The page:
Utah’s Republican Sen. Orrin Hatch, the longest serving GOP senator of all time, sparked controversy earlier this week when he said that he really “didn’t care” that Southern District of New York prosecutors implicated President Donald Trump in campaign finance violations arranged by his former lawyer Michael Cohen. Hatch apologized for that on Friday.
Hatch released a statement to say that he made “irresponsible” comments during an “unplanned hallway interview with CNN.” Hatch touted his past remarks on Special Counsel Robert Mueller’s Russia investigation, Paul Manafort, Rick Gates, and campaign finance allegations to show that he does care.
“While I don’t believe Michael Cohen is any kind of reliable voice in this process, I have expressed confidence in Bob Mueller and his investigation countless times, including writing in the Wall Street Journal that he must be allowed to complete his investigation,” Hatch said. “Last October, when Paul Manafort and Rick Gates were indicted, I said, ‘I believe that it’s in the best interest for all parties involved to allow Bob Mueller to conduct a full and vigorous investigation.’ More recently, this August I acknowledged that the campaign finance allegations were ‘some serious charges, and they can’t be ignored.'”
Hatch said that he “regrets” having spoken “imprudently.”
“I don’t believe the President broke the law, but one of the core principles of our country is that no one is above the law. That means anyone who does break the law should face appropriate consequences.”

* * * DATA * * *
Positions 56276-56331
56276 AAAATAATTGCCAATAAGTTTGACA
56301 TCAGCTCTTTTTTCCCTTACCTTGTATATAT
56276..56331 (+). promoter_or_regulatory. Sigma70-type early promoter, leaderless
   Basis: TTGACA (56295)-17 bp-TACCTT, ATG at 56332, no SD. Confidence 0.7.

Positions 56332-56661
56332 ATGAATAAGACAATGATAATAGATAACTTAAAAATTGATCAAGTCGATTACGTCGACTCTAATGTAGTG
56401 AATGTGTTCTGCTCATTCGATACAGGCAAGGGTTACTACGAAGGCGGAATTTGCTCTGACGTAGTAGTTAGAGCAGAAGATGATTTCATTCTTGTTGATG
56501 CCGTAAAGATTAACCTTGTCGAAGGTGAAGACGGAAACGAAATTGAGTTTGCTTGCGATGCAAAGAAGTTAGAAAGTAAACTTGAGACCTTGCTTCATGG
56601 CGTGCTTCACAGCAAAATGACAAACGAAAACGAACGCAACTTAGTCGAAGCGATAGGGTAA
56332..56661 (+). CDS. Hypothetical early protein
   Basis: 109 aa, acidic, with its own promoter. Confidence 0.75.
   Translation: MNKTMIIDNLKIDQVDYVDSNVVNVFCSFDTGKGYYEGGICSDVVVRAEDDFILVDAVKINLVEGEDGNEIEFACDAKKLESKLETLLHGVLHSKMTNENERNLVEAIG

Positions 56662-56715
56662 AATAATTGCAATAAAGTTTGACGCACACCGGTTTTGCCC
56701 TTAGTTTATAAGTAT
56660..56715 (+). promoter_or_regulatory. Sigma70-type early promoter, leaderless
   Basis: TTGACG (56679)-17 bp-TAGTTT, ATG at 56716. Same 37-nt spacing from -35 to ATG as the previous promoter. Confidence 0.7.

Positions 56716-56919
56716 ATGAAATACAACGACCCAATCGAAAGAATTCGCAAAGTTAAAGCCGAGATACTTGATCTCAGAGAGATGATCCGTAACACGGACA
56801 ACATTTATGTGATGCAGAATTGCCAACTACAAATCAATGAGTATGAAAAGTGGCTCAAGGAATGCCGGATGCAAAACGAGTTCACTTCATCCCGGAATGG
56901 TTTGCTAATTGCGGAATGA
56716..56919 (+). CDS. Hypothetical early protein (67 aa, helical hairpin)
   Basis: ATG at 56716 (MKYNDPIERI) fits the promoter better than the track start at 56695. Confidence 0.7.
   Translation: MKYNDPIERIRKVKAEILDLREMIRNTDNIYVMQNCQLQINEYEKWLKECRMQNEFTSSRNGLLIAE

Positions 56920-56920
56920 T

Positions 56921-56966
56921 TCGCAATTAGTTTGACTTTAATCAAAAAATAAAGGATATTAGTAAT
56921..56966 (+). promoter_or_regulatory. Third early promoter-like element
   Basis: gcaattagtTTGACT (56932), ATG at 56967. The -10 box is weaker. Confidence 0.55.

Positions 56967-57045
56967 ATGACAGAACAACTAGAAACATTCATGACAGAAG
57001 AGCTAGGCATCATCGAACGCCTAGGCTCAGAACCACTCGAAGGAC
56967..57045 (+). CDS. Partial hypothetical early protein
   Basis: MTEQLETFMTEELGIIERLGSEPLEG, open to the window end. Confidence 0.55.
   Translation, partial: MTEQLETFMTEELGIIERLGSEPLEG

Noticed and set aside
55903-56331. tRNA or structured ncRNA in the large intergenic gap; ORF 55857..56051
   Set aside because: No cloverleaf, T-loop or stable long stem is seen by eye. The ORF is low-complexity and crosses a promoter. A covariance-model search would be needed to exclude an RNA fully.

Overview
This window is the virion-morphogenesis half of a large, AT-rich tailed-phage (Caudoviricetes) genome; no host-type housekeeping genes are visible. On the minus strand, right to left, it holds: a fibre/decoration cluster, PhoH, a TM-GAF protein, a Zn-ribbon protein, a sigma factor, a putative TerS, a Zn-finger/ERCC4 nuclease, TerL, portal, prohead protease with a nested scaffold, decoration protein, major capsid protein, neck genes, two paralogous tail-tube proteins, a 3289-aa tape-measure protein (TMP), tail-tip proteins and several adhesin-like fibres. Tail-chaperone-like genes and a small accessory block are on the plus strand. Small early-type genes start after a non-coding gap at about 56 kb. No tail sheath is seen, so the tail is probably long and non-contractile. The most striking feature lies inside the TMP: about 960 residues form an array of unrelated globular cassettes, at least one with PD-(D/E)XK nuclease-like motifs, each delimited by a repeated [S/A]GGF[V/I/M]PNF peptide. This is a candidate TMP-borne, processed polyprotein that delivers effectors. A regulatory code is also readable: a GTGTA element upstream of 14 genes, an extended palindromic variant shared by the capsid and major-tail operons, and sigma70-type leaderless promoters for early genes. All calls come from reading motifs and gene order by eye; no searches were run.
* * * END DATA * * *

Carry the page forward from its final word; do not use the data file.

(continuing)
Hatch’s Monday comments were taken to mean that he believed Trump was above the law.
“The Democrats will do anything to hurt this president,” he said.
As Law&Crime noted before, CNN’s Manu Raju mentioned that the Cohen guilty plea to campaign finance violations wasn’t the doing of Democrats, but that of the SDNY U.S. Attorney’s office, which is run by a Trump appointee.
“Okay but I don’t care; all I can say is he’s doing a good job as President,” Hatch replied. “I don’t think he was involved in crimes but even then, you know, you can make anything a crime under the current laws; if you want to you can blow it way out of proportion–you can do a lot of things.”
Hatch addressed the “current laws” remark as well on Friday.
“I also said in the unplanned hallway interview that “you can make anything a crime under the current laws.” I’ve long believed our criminal code is simply too large. I’ve proposed legislation to reduce overcriminalization, simplify our criminal code, and reinvigorate criminal intent requirements,” he said, citing examples.
[Image via Mandel Ngan/AFP/Getty Images]
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